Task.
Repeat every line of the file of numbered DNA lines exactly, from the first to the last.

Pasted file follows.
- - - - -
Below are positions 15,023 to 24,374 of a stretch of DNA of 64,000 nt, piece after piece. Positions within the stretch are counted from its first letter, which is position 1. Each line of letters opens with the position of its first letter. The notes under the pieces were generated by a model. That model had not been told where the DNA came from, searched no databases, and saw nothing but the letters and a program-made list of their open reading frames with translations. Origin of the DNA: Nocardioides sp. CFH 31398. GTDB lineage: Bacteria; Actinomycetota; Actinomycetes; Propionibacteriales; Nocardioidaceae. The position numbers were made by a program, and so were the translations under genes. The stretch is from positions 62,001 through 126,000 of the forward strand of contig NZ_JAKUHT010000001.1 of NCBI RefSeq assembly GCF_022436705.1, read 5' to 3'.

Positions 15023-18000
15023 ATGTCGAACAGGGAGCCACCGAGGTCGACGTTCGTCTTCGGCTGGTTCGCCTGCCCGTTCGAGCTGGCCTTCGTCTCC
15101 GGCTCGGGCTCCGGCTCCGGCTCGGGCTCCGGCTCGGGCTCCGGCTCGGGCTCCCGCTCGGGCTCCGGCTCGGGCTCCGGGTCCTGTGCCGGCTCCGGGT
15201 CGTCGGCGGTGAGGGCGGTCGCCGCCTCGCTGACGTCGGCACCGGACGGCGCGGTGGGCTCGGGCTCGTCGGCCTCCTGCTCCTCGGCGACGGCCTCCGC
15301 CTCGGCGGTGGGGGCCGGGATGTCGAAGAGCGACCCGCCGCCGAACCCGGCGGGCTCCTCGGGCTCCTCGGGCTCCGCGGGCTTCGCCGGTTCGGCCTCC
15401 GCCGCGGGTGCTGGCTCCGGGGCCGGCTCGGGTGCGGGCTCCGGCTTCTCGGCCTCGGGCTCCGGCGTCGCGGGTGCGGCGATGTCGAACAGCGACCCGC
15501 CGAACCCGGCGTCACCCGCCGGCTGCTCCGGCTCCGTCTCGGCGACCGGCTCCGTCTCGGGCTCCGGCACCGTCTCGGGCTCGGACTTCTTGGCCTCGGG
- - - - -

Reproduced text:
Below are positions 15,023 to 24,374 of a stretch of DNA of 64,000 nt, piece after piece. Positions within the stretch are counted from its first letter, which is position 1. Each line of letters opens with the position of its first letter. The notes under the pieces were generated by a model. That model had not been told where the DNA came from, searched no databases, and saw nothing but the letters and a program-made list of their open reading frames with translations. Origin of the DNA: Nocardioides sp. CFH 31398. GTDB lineage: Bacteria; Actinomycetota; Actinomycetes; Propionibacteriales; Nocardioidaceae. The position numbers were made by a program, and so were the translations under genes. The stretch is from positions 62,001 through 126,000 of the forward strand of contig NZ_JAKUHT010000001.1 of NCBI RefSeq assembly GCF_022436705.1, read 5' to 3'.

Positions 15023-18000
15023 ATGTCGAACAGGGAGCCACCGAGGTCGACGTTCGTCTTCGGCTGGTTCGCCTGCCCGTTCGAGCTGGCCTTCGTCTCC
15101 GGCTCGGGCTCCGGCTCCGGCTCGGGCTCCGGCTCGGGCTCCGGCTCGGGCTCCCGCTCGGGCTCCGGCTCGGGCTCCGGGTCCTGTGCCGGCTCCGGGT
15201 CGTCGGCGGTGAGGGCGGTCGCCGCCTCGCTGACGTCGGCACCGGACGGCGCGGTGGGCTCGGGCTCGTCGGCCTCCTGCTCCTCGGCGACGGCCTCCGC
15301 CTCGGCGGTGGGGGCCGGGATGTCGAAGAGCGACCCGCCGCCGAACCCGGCGGGCTCCTCGGGCTCCTCGGGCTCCGCGGGCTTCGCCGGTTCGGCCTCC
15401 GCCGCGGGTGCTGGCTCCGGGGCCGGCTCGGGTGCGGGCTCCGGCTTCTCGGCCTCGGGCTCCGGCGTCGCGGGTGCGGCGATGTCGAACAGCGACCCGC
15501 CGAACCCGGCGTCACCCGCCGGCTGCTCCGGCTCCGTCTCGGCGACCGGCTCCGTCTCGGGCTCCGGCACCGTCTCGGGCTCGGACTTCTTGGCCTCGGG